Museum Artifact: 999 Polish for Automobiles, Pianos & Furniture, 1920s
Made By: Damon MFG Co., 325 W. Ohio Street, Chicago, IL [River North]
“Oxidation, it is pointed out by the manufacturer of Damon’s 999 automobile and furniture polish, is the reason for loss of luster and deadened appearance in any varnish finish. It is claimed 999 polish keeps the surface waterproof and airtight with pure wax, preventing oxygen from affecting it. There is no chance for checks, cracks and pores to develop.” —Motor West magazine, Vol. 38, 1922
I suppose it is with some small degree of irony, then, that we present this checked, cracked, pore-ridden and slightly rusty can of Damon’s 999 Polish—a container that could have used a treatment of its own magical contents.
Produced in Chicago by the Damon Manufacturing Company., 999 Polish seems to have debuted around 1920 and was sold up until the mid 1930s, when the combination of the Great Depression and the death of the product’s inventor, William H. Damon, spelled the end.
Mr. Damon—or Dr. Damon, as his degree from Chicago’s Dearborn Medical College would suggest—was actually a California boy for most of his life. Whereas most entrepreneurs of his era saw their stories told geographically east-to-west—from Europe and the Atlantic coast to the industrial frontier of the Second City—Damon saw Chicago more as his gateway to the population centers of the “old marketplace.”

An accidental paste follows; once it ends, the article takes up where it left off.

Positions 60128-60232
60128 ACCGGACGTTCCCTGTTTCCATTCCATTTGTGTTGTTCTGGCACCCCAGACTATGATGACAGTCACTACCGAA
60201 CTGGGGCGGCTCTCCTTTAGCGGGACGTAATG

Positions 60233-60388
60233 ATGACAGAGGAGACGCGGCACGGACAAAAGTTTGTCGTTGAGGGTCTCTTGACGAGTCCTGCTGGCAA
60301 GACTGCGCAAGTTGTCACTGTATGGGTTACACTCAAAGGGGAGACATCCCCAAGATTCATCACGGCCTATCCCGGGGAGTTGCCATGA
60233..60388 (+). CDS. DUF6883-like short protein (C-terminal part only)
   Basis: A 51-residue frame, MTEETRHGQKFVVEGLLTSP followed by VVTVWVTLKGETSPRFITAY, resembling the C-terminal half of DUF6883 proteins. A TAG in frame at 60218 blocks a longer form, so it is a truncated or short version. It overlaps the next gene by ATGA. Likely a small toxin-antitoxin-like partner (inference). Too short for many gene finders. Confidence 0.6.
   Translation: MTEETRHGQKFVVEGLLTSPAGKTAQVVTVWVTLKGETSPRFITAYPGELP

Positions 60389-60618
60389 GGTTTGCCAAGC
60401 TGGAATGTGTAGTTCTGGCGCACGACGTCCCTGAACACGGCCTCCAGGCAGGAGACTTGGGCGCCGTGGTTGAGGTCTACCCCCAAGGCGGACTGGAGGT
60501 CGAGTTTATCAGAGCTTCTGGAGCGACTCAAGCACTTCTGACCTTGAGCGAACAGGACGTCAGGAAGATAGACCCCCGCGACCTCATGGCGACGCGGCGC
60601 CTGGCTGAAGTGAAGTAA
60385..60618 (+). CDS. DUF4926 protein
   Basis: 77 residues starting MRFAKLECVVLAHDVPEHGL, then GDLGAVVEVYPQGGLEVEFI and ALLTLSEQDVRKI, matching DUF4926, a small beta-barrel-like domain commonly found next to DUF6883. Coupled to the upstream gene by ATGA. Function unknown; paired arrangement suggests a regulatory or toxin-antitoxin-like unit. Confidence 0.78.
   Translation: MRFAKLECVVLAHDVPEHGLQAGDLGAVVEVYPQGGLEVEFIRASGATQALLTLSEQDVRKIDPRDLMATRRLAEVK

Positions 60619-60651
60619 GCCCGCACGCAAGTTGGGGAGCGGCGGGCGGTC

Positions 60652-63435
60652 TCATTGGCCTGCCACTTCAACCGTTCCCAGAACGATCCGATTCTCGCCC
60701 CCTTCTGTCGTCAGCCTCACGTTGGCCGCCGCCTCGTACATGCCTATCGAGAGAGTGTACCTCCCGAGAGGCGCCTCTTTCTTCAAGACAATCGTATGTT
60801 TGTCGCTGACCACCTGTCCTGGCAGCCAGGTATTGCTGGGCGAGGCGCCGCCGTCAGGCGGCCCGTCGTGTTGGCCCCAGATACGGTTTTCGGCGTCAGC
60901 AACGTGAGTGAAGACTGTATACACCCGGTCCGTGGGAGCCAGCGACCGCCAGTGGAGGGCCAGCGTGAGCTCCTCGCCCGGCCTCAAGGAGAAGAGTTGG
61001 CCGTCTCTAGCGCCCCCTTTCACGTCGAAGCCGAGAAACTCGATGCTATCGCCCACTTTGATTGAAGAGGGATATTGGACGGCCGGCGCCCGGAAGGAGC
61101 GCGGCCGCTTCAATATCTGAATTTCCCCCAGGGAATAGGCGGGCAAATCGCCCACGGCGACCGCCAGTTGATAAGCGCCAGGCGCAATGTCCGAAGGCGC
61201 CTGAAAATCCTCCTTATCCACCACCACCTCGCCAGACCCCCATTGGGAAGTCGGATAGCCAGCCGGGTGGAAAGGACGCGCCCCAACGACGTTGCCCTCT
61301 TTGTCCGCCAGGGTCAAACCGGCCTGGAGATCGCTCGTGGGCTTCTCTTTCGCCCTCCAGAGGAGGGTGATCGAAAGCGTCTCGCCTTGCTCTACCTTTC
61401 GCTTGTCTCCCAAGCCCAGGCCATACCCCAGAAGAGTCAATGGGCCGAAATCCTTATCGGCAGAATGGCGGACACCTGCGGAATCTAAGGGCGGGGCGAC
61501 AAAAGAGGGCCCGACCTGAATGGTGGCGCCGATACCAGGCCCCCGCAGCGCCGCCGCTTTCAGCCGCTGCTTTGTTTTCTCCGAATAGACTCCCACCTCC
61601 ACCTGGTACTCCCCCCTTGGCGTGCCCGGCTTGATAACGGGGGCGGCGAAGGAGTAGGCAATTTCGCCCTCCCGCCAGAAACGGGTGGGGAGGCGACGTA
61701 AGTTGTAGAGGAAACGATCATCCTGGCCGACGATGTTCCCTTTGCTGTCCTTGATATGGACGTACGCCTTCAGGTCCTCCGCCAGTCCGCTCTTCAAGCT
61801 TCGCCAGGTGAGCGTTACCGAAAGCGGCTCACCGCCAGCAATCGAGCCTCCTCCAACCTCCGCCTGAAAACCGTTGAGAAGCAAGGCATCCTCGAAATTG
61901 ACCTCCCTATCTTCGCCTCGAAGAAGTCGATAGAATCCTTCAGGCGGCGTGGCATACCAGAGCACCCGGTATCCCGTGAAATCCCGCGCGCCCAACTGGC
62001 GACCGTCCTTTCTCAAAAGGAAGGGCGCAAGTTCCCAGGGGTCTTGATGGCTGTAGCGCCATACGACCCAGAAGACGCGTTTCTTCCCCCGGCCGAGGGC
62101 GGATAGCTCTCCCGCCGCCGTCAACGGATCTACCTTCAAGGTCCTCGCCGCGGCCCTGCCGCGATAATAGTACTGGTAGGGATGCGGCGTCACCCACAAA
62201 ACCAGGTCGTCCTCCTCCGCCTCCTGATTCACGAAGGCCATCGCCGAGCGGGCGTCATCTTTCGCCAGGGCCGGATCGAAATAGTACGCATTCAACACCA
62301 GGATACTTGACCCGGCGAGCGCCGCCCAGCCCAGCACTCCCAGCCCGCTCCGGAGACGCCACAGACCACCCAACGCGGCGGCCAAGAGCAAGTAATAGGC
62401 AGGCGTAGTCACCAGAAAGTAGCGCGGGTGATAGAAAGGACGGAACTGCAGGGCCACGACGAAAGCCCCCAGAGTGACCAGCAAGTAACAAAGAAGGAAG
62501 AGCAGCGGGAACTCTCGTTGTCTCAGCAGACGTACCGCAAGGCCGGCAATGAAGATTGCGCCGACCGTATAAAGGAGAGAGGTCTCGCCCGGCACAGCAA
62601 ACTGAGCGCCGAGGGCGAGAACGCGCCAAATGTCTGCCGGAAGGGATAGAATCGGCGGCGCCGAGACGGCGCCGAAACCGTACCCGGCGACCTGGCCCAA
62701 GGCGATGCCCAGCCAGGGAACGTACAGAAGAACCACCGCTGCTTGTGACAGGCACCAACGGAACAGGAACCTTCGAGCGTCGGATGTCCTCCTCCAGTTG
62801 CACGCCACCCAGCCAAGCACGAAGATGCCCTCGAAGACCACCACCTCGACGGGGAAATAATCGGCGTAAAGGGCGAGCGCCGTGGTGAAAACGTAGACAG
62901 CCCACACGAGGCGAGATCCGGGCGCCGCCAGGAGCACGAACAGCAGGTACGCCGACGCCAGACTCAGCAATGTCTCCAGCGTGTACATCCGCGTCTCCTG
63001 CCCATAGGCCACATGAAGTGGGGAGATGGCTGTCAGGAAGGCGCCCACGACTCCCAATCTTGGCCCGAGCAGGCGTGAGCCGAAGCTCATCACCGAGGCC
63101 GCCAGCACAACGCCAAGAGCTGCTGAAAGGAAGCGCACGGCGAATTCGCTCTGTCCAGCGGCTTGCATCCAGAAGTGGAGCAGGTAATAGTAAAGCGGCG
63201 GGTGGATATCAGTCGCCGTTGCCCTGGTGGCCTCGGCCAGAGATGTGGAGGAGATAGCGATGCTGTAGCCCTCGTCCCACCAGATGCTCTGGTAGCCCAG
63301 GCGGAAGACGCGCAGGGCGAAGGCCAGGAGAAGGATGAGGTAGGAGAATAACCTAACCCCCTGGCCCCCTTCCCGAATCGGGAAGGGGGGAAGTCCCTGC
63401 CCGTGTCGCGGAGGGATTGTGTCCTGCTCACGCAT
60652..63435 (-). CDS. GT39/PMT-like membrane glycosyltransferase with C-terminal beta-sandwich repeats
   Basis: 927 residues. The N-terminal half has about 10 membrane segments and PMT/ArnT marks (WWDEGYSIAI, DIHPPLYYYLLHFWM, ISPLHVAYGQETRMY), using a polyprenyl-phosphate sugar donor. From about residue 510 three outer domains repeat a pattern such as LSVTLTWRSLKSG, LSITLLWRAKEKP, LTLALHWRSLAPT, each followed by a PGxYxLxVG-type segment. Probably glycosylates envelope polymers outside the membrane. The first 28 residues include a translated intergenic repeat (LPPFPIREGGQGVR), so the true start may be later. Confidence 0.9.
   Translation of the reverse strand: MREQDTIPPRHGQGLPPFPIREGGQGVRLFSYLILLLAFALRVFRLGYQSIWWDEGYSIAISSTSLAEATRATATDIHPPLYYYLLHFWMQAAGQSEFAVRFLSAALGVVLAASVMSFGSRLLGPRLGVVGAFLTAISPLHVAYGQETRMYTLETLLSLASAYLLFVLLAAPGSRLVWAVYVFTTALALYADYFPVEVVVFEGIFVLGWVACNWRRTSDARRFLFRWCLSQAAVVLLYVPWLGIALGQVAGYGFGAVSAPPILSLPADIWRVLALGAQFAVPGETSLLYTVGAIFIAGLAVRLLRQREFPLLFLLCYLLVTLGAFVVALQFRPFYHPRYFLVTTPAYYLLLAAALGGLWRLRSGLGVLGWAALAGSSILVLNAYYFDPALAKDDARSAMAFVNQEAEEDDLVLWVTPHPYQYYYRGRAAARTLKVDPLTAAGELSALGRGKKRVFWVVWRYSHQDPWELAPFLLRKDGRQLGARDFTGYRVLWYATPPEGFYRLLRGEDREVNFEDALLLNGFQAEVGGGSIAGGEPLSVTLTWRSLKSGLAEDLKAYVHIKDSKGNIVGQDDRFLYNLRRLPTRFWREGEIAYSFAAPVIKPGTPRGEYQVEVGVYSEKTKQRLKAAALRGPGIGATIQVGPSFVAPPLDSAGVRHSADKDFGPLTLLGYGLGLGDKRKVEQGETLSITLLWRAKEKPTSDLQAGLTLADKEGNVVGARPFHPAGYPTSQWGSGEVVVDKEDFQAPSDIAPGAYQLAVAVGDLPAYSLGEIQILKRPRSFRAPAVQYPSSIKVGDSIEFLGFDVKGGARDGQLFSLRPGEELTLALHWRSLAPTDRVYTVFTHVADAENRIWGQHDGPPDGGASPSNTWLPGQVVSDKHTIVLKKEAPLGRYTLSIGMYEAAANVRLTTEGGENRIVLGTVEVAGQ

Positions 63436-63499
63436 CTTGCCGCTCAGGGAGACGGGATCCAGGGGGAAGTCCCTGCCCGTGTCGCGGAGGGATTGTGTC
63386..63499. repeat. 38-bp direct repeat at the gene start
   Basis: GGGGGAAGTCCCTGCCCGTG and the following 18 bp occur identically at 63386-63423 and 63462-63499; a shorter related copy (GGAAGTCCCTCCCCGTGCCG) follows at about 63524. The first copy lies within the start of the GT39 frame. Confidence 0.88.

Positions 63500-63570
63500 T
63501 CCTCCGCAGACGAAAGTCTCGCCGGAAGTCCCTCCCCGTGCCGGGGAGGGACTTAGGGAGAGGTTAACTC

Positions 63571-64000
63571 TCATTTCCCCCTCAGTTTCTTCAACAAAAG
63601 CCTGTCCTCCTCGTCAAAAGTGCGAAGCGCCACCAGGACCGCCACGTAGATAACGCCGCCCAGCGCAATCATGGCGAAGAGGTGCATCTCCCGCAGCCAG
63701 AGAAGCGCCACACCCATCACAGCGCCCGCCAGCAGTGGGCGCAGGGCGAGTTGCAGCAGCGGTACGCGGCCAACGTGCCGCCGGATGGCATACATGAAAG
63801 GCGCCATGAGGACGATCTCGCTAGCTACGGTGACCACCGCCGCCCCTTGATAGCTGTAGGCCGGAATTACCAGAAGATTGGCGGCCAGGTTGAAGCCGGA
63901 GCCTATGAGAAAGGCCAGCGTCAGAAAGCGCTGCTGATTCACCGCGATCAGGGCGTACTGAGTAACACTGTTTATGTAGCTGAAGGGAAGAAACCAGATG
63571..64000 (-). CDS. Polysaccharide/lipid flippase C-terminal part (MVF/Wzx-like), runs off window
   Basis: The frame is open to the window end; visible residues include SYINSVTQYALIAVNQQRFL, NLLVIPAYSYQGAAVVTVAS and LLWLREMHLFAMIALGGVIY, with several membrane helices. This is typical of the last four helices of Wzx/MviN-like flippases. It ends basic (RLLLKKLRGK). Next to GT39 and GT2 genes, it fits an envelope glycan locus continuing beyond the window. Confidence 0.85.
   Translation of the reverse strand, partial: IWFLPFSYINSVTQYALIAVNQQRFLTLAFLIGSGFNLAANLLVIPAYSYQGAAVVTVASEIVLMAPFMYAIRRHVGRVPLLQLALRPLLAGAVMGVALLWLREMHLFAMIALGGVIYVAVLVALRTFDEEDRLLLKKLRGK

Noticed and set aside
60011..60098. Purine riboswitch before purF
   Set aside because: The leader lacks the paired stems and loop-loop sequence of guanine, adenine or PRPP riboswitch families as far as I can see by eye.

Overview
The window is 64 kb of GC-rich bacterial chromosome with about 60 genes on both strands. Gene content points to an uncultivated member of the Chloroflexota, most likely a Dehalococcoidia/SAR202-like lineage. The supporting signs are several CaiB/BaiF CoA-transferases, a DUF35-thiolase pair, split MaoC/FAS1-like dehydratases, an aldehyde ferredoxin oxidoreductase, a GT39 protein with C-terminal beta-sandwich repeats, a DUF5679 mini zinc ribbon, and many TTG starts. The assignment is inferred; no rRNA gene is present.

Born in Napa, California, in 1873, William Huntington Damon studied science at Napa College before breaking into the piano repair business in San Francisco. That pursuit eventually took him east to the piano manufacturing hub of Chicago, where he caught on first with the Shoninger Piano Company, then for several years with the Bush & Gerts Piano Co., and finally a five-year gig with the John Church Company.
[W.H. Damon cut his teeth as a piano repairmen and builder for companies like Chicago’s Bush & Gerts Piano Co.]
Around the turn of the century, while still building pianos with Church, Damon started studying medicine at the aforementioned Dearborn College, a new school that wasn’t exactly on its way to high esteem (it closed by 1907). That still gave W. H. Damon a small window to graduate with the class of 1904, leading him on a rather dramatic transition into life as a practicing Chicago physician. His most important achievement from this era, however, actually occurred while he was still a lowly piano mechanic.
In the late 1890s, having seen his share of rusted and greasy piano parts damaged beyond repair, Damon put some of his old chemistry knowledge to use and devised a new type of furniture polish for keeping the instruments clean and oil-free. He called it “Non-Olio,” and it became something of a local sensation among piano-men and—as a happy accident some years later—automotive workers, as well.